Carol Sughrue

How to Promote Peace

  • January 14, 2019

Cal State East Bay alumna Carol Sughrue (‘69, Social Science) is a retired journalist, activist and humanitarian.

These days she’s also supporting the next generation of good-hearted world citizens with the newly-formed Carol Sughrue Scholarship for International Peace and Understanding by turning her required IRA distribution into a gift and a planned bequest.

Designed to support first-generation students who have committed to working with refugee and immigrant populations or promoting international peace, the initial $25,000 scholarship received more than 130 applications. Recognizing the need and to support more students, the amount was split into four scholarships, each of which will cover almost the entirety of the recipients’ tuition for a year.

After a panel of 14 alumni volunteers reviewed the dozens of essays submitted last fall, Elaine Perez-Cabrera, Joselyn De Leon Rodas, Karla Perez-Diaz and Luis Ledesma were ultimately selected as recipients and awarded $5,937 each.


Sughrue, who now lives in Sacramento, said it was her then-Cal State Hayward professor John Gothberg who convinced her not to drop out of college. The professor also helped set her up with her first job as a reporter at the Argus in Fremont, which she says changed the trajectory of her life and demonstrated how vital student-faculty relationships can be.

“These students are the future, I can't control the future I'm not going to be around.”

After reconnecting with the university years later, she was happy to hear it was still the life-changing place she remembered.

“[I heard about Cal State East Bay’s] diversity, its devotion to its students, its commitment to helping students in every way possible,” Sughrue said. “I hadn’t stayed in touch, and I was really impressed by the amazing work being done there.”

She said it’s the students she heard about that ultimately led her to give, inspired by their drive and commitment to serving their communities, a value that hit home for her.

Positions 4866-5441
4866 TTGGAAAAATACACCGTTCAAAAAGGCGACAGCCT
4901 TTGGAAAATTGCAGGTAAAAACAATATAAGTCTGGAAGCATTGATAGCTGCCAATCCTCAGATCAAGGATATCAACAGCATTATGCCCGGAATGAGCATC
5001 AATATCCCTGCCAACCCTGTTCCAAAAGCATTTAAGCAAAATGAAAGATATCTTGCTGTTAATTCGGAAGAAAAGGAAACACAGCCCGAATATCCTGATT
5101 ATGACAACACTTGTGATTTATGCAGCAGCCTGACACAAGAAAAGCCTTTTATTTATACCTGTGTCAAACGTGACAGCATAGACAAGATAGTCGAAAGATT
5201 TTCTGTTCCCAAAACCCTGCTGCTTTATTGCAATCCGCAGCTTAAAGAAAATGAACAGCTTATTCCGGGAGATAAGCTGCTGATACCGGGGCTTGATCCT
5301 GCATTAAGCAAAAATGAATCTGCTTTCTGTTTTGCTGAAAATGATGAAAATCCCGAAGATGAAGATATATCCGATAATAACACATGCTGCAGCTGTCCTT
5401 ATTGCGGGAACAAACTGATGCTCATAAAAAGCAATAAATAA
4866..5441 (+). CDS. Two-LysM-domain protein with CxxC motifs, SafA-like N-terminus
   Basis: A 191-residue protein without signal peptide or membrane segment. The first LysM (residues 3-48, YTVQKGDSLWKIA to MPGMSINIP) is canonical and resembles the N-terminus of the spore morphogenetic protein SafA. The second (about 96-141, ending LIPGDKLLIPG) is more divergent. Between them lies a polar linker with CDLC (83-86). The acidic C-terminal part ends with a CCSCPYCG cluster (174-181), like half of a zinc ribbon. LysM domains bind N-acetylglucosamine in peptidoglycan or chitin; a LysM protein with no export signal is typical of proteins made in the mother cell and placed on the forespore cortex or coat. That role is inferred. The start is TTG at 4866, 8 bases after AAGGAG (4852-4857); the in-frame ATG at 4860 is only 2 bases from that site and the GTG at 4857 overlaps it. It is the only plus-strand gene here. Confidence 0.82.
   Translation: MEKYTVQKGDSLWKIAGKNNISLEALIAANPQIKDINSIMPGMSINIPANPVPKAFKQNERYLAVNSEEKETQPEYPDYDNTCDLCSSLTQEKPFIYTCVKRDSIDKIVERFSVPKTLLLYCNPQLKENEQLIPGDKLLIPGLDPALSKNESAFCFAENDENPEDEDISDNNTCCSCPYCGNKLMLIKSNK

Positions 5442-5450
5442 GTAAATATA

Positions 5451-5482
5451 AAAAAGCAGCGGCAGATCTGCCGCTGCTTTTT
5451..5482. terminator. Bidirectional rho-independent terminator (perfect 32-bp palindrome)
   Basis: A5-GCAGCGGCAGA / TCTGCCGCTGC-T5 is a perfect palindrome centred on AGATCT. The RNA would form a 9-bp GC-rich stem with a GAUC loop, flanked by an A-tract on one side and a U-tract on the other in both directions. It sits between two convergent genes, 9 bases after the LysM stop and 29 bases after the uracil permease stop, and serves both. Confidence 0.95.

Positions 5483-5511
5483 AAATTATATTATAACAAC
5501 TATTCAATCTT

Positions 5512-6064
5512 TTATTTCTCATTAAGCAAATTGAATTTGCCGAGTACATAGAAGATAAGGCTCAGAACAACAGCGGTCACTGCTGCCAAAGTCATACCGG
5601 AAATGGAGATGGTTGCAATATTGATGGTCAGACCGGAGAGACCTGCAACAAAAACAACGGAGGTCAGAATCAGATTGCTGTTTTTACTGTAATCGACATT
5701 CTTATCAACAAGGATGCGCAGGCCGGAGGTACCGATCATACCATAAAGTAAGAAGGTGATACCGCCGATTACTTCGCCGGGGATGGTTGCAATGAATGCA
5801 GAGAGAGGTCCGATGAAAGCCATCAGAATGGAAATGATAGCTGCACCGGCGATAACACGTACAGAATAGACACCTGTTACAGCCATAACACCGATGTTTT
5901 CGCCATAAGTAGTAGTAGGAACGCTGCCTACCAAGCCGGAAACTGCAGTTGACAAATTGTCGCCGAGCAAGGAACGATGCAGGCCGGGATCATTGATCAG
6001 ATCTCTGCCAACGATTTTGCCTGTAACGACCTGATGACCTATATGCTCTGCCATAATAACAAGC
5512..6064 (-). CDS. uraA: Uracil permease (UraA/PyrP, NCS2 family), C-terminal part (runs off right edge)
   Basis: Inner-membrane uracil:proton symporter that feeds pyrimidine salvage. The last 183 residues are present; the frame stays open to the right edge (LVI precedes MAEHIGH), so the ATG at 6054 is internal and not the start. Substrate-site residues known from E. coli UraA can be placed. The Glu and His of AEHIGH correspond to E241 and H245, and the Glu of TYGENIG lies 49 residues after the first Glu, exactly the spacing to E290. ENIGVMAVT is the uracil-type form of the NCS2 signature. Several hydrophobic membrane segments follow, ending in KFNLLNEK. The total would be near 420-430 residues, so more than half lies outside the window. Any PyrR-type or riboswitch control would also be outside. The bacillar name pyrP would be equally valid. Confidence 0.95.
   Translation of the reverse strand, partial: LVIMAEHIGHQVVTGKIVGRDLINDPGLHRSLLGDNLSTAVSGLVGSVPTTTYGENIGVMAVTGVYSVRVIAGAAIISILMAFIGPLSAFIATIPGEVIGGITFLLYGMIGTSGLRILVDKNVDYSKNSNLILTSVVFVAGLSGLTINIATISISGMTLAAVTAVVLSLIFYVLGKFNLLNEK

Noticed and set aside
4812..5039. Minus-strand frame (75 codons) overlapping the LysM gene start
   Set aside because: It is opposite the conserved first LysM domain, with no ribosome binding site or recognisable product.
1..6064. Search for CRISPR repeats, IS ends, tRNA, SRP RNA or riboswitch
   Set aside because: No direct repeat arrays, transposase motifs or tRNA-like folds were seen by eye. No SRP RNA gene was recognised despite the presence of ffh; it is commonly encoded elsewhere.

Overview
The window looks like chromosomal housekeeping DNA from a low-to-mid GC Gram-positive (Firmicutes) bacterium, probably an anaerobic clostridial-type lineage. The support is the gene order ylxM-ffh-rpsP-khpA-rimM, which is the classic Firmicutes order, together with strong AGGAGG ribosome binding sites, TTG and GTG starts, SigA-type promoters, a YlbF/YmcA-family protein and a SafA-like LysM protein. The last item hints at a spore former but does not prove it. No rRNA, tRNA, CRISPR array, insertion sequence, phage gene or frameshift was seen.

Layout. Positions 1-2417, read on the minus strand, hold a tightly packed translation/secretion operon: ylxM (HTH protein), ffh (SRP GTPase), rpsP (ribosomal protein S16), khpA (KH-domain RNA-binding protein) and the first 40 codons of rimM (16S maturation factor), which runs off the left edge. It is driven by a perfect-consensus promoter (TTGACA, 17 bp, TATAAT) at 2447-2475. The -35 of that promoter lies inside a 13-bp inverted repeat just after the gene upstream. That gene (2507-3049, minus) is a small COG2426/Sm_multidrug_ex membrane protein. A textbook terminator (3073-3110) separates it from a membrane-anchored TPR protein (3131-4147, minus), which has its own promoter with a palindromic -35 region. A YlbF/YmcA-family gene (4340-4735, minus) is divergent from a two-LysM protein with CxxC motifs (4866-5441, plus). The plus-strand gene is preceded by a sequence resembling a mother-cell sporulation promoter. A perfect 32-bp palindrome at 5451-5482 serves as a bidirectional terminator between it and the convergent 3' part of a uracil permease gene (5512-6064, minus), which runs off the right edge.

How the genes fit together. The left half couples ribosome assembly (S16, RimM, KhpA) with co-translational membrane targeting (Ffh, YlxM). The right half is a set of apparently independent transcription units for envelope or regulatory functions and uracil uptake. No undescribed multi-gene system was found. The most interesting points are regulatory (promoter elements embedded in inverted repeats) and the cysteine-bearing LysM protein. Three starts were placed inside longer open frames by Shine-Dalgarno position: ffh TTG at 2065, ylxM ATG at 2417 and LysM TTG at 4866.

“These students are the future, I can't control the future I'm not going to be around ... but they're our future and they need to be prepared,” Sughrue said. “These are good kids who want to better themselves and our country.”

The four students who received the scholarship each sent Sughrue letters thanking her for the gift and she said she found herself moved by each one.

“I cried reading those letters,” she said. “They are such wonderful human beings, I could not believe it. I couldn't believe how articulate they all were, how they were looking toward their future with plans in mind.”


 After graduating from Cal State Hayward, Sughrue worked as a journalist for local newspapers and at Sunset Magazine for many years, later transitioning to corporate media. And although she retired several years ago, she never stopped finding ways to be involved in causes that moved her.

Most recently, after following the crisis in Palestine for some time on the news, she began searching Facebook for ways to help and stumbled upon a group promoting a free Palestine. She got to know the page administrators and ultimately became one herself, keeping the more than 80,000 followers up to date on the conflict there. She’s also currently housing a Sri Lanken refugee who recently received asylum in the U.S.

Prior to this, Sughrue volunteered for six years with Project Open Hand in San Francisco preparing and delivering food to people living with AIDS. And she volunteered with the ACLU, which ultimately honored her with its Lola Hanzel Courageous Advocacy Award for her “extraordinary accomplishments as a volunteer.”

When asked what motivates her to give her time and money, Sughrue said she sees it as a duty and honor.

“I think most people want to help other people, they just don't know how or in what capacity,” she said. “I believe we have to reach out and help other people and I'm just going to do as much as I can.”